Jury clears Extinction Rebellions activists from obstructing railway

·3-min read
Extinction Rebellion activists Father Martin Newell and Reverend Sue Parfitt (PA)
Extinction Rebellion activists Father Martin Newell and Reverend Sue Parfitt (PA)

Three Extinction Rebellion activists have been cleared over a 2019 stunt which saw them cause 77 minutes of disruption to a central London train.

Reverend Sue Parfitt, 79, Father Martin Newell, 54, and former university lecturer Philip Kingston, 85, were unanimously acquitted by a jury at Inner London Crown Court of obstructing the railway following their protest at Shadwell Station on October 17 2019.

Mr Kingston super-glued his hand to a Docklands Light Railway (DLR) train while Rev Parfitt and Father Newell climbed on the roof and said prayers for the planet, shortly before 7am.

The trio said they were strongly motivated by their Christian faith, while Mr Kingston said the futures of his four grandchildren also prompted him to take part in the protest.

In what they said was an attempt to appeal to the public and the Government about the dangers of climate change and the financial institutions whose actions damage the planet, they targeted a train which was one stop away from Bank, in the City of London’s financial district.

Some 15 trains were delayed or cancelled but none were stuck in tunnels.

This was partly because, according to the activists, they had planned the demonstration to ensure there was no risk to public safety, by taking measures including targeting a station above ground and having 10 more Extinction Rebellion activists on the platform to ensure violence did not break out.

Reverend Parfiti said she felt her action has been “vindicated” and hopes it will “inspire others” to make “sacrifices” for the climate.

“It’s wonderful that the jury saw the bigger picture, that the court has vindicated our action and we hope it in some small way inspires others to feel that there may be sacrifices to be made, perhaps particularly by people of faith,” she said after the verdict.

“We have to do whatever it takes to try our best to enable the people on this earth to change direction radically so that we live differently and we live in a better way.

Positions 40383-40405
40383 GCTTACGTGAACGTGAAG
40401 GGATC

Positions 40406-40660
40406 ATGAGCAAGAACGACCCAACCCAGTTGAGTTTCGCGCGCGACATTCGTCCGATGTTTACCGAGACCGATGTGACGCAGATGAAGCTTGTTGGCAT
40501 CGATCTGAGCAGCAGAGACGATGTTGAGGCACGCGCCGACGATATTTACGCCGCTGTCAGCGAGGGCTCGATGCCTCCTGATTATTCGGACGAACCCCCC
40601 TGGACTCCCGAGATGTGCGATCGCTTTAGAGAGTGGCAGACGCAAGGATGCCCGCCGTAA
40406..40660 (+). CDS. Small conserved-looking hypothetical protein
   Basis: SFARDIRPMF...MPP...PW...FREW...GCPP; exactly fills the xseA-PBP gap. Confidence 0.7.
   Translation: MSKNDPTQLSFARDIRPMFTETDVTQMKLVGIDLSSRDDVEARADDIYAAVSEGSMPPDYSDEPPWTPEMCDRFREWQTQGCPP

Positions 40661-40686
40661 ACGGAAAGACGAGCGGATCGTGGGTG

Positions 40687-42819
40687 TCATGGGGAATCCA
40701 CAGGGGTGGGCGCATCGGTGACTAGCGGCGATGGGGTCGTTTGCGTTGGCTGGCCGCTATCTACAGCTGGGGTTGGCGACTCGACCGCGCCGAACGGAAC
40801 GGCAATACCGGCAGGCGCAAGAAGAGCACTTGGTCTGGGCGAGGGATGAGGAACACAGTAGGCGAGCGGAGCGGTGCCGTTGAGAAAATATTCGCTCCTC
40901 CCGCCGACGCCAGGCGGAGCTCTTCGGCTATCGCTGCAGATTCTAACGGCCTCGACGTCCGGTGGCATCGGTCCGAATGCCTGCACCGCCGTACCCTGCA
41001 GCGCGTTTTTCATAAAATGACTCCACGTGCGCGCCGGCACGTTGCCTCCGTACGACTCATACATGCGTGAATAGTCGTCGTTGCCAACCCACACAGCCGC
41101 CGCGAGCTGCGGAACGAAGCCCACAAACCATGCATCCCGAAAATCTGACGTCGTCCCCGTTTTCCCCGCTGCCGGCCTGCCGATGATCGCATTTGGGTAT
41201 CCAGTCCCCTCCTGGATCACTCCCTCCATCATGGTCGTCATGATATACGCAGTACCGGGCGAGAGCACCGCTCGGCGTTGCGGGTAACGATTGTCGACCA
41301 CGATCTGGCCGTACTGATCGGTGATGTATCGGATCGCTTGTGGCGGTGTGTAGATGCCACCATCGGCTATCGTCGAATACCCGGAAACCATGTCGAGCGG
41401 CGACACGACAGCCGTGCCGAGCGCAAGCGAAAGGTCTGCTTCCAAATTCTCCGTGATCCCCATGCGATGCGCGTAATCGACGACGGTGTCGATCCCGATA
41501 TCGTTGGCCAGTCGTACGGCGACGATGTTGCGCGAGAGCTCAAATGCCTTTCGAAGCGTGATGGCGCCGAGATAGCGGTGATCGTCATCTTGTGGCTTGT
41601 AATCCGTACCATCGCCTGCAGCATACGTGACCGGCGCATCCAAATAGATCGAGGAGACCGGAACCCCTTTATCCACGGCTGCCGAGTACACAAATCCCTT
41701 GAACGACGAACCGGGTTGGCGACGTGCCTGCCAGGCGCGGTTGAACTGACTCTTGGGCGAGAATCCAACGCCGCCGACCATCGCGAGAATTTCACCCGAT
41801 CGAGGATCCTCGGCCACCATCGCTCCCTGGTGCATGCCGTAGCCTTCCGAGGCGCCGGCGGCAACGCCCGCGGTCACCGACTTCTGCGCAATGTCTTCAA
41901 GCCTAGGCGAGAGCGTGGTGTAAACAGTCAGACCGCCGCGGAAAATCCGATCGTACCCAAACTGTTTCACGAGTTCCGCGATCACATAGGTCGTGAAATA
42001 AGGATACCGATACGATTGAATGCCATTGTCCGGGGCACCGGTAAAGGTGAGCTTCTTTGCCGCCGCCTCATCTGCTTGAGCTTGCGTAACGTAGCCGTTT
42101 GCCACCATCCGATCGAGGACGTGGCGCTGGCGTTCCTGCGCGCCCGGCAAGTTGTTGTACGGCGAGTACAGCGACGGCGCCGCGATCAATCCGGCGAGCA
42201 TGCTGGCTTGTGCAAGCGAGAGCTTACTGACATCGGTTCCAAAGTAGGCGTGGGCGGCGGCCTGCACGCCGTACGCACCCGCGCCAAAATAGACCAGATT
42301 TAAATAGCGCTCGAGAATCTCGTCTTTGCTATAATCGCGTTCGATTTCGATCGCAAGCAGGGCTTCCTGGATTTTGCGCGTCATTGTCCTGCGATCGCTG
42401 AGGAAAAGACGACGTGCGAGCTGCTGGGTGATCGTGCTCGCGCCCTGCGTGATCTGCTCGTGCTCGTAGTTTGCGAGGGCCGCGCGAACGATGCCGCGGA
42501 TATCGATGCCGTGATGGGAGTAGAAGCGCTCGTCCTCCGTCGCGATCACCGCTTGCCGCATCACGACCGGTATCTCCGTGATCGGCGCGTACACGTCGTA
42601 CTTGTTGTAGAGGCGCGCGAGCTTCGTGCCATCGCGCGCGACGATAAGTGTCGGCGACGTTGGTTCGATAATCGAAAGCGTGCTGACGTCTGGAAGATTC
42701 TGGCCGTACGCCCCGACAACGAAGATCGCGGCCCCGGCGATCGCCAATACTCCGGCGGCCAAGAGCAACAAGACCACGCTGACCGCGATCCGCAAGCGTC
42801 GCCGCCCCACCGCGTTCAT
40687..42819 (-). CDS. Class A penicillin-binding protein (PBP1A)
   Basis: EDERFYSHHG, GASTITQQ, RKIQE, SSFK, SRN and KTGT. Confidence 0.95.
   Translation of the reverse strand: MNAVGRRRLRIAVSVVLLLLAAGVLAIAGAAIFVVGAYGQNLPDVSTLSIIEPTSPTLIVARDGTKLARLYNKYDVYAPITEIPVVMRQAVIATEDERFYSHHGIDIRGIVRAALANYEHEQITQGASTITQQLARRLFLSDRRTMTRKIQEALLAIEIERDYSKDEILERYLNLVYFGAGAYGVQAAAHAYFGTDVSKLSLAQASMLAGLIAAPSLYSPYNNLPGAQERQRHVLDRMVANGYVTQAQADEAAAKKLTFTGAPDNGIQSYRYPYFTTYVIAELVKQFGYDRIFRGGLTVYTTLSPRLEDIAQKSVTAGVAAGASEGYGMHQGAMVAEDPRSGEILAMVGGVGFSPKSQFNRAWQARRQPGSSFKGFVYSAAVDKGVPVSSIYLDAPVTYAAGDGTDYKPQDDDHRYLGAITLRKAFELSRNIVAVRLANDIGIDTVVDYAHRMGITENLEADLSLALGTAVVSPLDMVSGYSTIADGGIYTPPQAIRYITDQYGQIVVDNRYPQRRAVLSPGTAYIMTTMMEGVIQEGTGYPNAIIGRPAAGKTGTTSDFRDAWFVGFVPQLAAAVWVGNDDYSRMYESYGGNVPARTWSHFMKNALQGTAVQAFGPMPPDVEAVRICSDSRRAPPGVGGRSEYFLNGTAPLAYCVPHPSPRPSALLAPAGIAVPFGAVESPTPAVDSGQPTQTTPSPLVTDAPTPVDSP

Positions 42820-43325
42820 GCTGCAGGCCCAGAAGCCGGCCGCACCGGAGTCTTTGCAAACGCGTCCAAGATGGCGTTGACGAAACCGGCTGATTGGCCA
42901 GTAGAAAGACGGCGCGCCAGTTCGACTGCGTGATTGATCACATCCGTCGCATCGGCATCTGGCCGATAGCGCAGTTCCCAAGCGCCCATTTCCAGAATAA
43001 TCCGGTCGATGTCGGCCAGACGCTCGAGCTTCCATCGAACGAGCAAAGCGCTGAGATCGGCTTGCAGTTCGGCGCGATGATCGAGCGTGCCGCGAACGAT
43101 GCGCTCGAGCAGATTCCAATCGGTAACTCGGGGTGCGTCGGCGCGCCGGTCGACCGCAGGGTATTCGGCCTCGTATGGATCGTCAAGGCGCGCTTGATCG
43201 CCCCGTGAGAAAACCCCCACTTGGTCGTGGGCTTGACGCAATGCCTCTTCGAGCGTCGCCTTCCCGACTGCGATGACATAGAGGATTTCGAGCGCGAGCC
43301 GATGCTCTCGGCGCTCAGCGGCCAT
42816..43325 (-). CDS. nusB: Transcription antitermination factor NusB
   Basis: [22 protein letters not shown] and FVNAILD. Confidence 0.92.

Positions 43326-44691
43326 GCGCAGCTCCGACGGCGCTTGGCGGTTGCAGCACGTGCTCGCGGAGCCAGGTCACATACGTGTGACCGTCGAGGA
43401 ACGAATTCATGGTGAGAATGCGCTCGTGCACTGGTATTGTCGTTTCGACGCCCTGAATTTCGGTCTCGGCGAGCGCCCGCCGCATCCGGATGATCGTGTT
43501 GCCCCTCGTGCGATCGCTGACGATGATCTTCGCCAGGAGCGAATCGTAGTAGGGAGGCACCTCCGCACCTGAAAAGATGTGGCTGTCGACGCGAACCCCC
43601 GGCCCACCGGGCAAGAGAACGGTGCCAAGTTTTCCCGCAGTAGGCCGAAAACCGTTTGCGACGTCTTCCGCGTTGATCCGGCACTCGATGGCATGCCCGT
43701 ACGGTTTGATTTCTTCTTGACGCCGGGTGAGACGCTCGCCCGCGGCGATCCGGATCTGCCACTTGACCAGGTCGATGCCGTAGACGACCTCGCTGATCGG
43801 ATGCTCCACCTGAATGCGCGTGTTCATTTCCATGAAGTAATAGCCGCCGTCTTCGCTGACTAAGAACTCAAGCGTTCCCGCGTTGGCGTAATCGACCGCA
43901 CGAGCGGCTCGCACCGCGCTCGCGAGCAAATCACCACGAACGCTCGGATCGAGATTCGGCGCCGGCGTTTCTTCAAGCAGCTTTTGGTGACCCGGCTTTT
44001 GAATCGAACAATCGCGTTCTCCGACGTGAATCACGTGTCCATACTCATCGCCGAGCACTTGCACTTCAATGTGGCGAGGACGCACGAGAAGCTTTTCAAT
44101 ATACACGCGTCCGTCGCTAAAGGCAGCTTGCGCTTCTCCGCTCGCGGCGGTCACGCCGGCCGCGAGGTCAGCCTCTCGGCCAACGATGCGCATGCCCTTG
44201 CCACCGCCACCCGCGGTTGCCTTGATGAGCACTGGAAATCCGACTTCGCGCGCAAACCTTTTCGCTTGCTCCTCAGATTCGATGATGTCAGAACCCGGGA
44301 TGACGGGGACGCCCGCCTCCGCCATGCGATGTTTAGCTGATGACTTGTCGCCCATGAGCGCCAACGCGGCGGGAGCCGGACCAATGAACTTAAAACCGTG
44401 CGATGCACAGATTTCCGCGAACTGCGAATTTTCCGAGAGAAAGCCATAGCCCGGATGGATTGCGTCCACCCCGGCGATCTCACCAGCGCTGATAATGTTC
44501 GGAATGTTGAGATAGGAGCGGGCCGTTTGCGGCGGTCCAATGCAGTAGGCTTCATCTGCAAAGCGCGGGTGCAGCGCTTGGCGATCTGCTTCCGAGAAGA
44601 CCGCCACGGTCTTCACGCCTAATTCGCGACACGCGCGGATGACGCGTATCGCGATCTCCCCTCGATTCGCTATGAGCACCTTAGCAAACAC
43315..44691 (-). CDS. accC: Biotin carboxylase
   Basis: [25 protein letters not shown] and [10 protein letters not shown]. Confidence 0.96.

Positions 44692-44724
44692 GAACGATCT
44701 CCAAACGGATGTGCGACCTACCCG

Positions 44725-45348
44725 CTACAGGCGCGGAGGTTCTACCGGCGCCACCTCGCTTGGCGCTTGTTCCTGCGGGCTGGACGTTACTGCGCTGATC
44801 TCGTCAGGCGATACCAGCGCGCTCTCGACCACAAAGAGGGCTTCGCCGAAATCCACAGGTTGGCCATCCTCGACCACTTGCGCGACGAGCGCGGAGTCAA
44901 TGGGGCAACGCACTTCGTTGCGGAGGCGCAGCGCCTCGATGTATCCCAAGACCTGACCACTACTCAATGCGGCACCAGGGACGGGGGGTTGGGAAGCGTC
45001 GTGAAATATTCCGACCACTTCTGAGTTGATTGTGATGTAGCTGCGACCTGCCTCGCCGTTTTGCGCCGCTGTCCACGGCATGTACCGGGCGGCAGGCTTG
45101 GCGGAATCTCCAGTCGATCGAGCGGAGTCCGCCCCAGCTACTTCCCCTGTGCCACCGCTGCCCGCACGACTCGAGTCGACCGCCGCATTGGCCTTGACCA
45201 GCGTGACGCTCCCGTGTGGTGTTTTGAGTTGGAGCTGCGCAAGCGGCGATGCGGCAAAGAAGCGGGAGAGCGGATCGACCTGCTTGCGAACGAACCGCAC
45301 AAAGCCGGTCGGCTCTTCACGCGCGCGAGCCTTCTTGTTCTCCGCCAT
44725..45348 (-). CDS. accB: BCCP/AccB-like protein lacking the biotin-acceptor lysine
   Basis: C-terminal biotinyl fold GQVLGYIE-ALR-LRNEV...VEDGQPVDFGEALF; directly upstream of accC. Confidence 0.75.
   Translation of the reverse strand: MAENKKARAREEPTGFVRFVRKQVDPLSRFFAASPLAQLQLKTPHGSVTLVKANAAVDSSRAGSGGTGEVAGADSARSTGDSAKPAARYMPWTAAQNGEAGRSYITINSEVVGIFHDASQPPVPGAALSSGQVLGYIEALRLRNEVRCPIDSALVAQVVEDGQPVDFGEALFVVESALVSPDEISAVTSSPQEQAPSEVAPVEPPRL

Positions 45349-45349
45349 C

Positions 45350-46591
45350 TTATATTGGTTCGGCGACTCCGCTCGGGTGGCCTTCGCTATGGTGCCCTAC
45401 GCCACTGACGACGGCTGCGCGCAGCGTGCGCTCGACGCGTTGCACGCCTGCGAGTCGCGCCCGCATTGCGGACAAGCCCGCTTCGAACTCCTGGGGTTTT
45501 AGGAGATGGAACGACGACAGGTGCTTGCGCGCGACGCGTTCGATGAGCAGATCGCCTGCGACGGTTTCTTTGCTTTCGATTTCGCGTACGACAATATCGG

“We are in an extreme and dire emergency in terms of our civilisation and our human and non-human species on the planet, and we have to have action from the Governments of the world.

“We only have power to influence this Government, our Government, and we must go on doing that in every way we can in order to get action, not words, to at least possibly slow down what is coming down for us.”

Father Newell said he was “very grateful” to the jury for “acting on their conscience”.

“The climate emergency is the biggest issue facing the human race in our time and nothing is more important with dealing with that and despite the words that many governments have said about being more urgent, they’re just not doing it.”

When asked whether he was planning to disrupt public transport again, he said: “I’m not sure that disrupting public transport is the right thing to do at this point, but in terms of would I risk going to prison? Absolutely.”

The verdict comes after four people were cleared of criminal damage over toppling the statue of slave trader Edward Colston in Bristol and throwing it in the harbour.

The bronze memorial to the 17th century figure was pulled down during a Black Lives Matter protest in Bristol on June 7 2020, and those responsible were acquitted on January 5 following an 11-day trial at Bristol Crown Court.

And in April last year, six Extinction Rebellion protesters were cleared of causing criminal damage to Shell’s London headquarters despite the judge directing jurors they had no defence in law.

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